In a similar vein, if your questions appear to have a right or wrong answer, employees will probably choose the “right” answer even if it isn’t truly what they believe. While an answer may be socially acceptable, it can still feel like the incorrect one. For instance, if you needed to agree or disagree with a statement like, “I receive adequate feedback on my work from my boss”—knowing full well your boss will read your response—you’re probably going to agree… even if you’ve never heard from your boss. Once again, let’s have objectivity come to the rescue! A better way to frame this question is, “Someone on my team provides adequate feedback on my work.” This does not directly call out any specific person’s performance but does identify whether or not there may be a problem.

6. They want you to validate their feelings

Seeking personal validation is another reason why employees lie. If someone is upset about past situations at work, they may respond to a survey in extremes in order to elicit a strong response to their concerns. This is typically due to past situations remaining unresolved. While their supervisor may feel a problem has been resolved, the employee may not. It may be a matter of no one explicitly acknowledging to the employee that there was a very real problem, the employee not receiving an apology from relevant parties, or the employee feeling they were unfairly treated in the days or weeks since the initial problem occurred.

Whatever the cause, extreme answers can be a sign that your employees do not feel like you are listening. The best thing you can do is be present. Regularly check in with people, listen more than you speak, and follow up when there’s an action you can take to improve their work life.

7. They don't know if they can trust you

You can roll up many of the previously covered reasons why employees lie into a question of trust. If employees don’t know how you will respond to negative feedback or are afraid there may be some sort of personal retribution for non-ideal survey responses, they will not give you the honest feedback you seek. Fostering a relationship of mutual trust takes time. Therefore, you should start building relationships right away—long before you worry about sending another survey—so your people are more comfortable giving you critical feedback and know what to expect from you when you receive bad news.

8. Honest answers may put their job at risk

A specific consequence of an absence of trust is the fear of termination. No one wants to put their job on the line due to some survey. Therefore, if employees are unsure where they stand with you, they will give middle-of-the-road or pleasant responses to any serious questions. To mitigate the risk of a survey feeling like a trap, review your people regularly. This doesn’t have to be a formal process: so long as people know where they stand with you and have no fear of imminently losing their job, they will not worry about the consequences of a few critical survey responses.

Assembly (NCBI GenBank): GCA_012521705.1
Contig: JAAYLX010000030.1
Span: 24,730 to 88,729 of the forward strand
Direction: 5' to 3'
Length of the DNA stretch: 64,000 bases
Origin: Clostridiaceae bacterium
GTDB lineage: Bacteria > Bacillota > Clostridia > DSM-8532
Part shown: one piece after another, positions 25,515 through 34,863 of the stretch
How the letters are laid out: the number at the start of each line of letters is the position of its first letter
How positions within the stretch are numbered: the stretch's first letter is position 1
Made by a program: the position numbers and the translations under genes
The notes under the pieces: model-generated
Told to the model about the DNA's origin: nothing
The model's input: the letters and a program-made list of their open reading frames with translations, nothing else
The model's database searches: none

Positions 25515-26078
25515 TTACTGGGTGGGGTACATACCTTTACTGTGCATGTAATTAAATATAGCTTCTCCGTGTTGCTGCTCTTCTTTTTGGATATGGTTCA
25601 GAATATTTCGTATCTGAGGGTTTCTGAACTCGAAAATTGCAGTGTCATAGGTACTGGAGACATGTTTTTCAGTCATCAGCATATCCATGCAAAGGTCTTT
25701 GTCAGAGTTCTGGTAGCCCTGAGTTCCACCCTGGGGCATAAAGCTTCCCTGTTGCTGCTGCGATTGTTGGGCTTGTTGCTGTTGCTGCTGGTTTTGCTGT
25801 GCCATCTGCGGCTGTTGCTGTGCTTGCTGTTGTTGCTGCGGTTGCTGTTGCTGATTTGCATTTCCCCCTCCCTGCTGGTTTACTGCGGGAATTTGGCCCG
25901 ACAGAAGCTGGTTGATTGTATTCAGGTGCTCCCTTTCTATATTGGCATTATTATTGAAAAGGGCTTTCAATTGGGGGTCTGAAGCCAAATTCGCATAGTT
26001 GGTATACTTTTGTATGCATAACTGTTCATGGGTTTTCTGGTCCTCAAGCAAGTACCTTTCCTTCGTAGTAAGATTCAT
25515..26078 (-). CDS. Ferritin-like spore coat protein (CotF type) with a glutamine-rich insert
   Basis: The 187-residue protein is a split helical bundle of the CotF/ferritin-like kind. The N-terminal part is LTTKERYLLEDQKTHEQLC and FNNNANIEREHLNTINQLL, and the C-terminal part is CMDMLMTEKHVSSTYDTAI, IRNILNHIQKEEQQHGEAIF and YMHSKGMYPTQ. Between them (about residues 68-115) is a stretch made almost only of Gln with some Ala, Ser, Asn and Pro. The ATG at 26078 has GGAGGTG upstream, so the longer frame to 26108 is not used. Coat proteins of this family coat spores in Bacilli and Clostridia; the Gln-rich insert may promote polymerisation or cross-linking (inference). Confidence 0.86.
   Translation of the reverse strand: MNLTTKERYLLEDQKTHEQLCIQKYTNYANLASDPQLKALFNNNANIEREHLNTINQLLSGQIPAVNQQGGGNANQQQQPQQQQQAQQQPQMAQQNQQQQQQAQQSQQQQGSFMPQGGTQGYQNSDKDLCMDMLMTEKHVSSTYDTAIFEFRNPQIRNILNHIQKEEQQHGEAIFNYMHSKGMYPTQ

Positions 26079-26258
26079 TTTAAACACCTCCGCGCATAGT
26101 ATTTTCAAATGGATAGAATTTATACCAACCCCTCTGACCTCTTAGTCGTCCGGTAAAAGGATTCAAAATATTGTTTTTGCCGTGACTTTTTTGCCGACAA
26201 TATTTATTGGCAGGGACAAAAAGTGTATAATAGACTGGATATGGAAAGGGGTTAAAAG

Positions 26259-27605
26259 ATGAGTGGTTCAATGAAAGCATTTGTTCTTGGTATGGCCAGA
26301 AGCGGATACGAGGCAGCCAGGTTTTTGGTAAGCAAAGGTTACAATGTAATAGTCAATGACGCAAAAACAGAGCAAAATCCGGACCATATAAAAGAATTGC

9. They don't consider the lie to be a lie

Oftentimes employees will say things that are untrue because they believe them to be true. Or, even if they don’t know a statement to be true, they may believe it sounds plausible. For example, they may assert that the company is doing poorly because they heard that Customer X (whom they’ve never met) is upset about another team’s work quality. They don’t know that Customer X is unhappy or that their coworkers did a bad job, but they may believe it. And if people repeat the rumor enough, employees will eventually accept the rumor as fact. The best you can do to combat this situation is counter rumors with indisputable facts, like hard metrics. If you don’t have all the facts but believe the rumor to be false, you can ask why the employee believes the rumor to be true. What evidence can they present to convince you that their assertion is correct?

10. They don't think you'll do anything with their response

The worst thing you can do with survey responses is throw them away. If company leadership does not react to survey responses, employees will become conditioned to not care about them. If leaders don’t care enough to respond, why should employees complete the survey in the first place? In these instances, if responding to the survey is mandatory, employees will complete these seemingly useless surveys as quickly and thoughtlessly as possible.

We recommend that you survey as frequently as you can respond to the feedback. If you can only react to employee feedback on an annual basis, well, you should only have one survey per year. If, however, you can improve things employees are concerned about on a monthly basis, you can issue a monthly survey. In other words, you’re only going to get out of a survey what you put in. If you demonstrate its importance to you, employees will see it as an important exercise.

Solicit honest feedback with Insight Employee Engagement

Insight helps leaders identify at-risk employees, highly engaged employees, and more. It also guides you in leadership development by outlining what actions managers can take with their direct reports to increase employee engagement. Our employee engagement survey is designed to assess what people care about and how they perceive the company. Objective survey items encourage honest feedback that drive leadership action.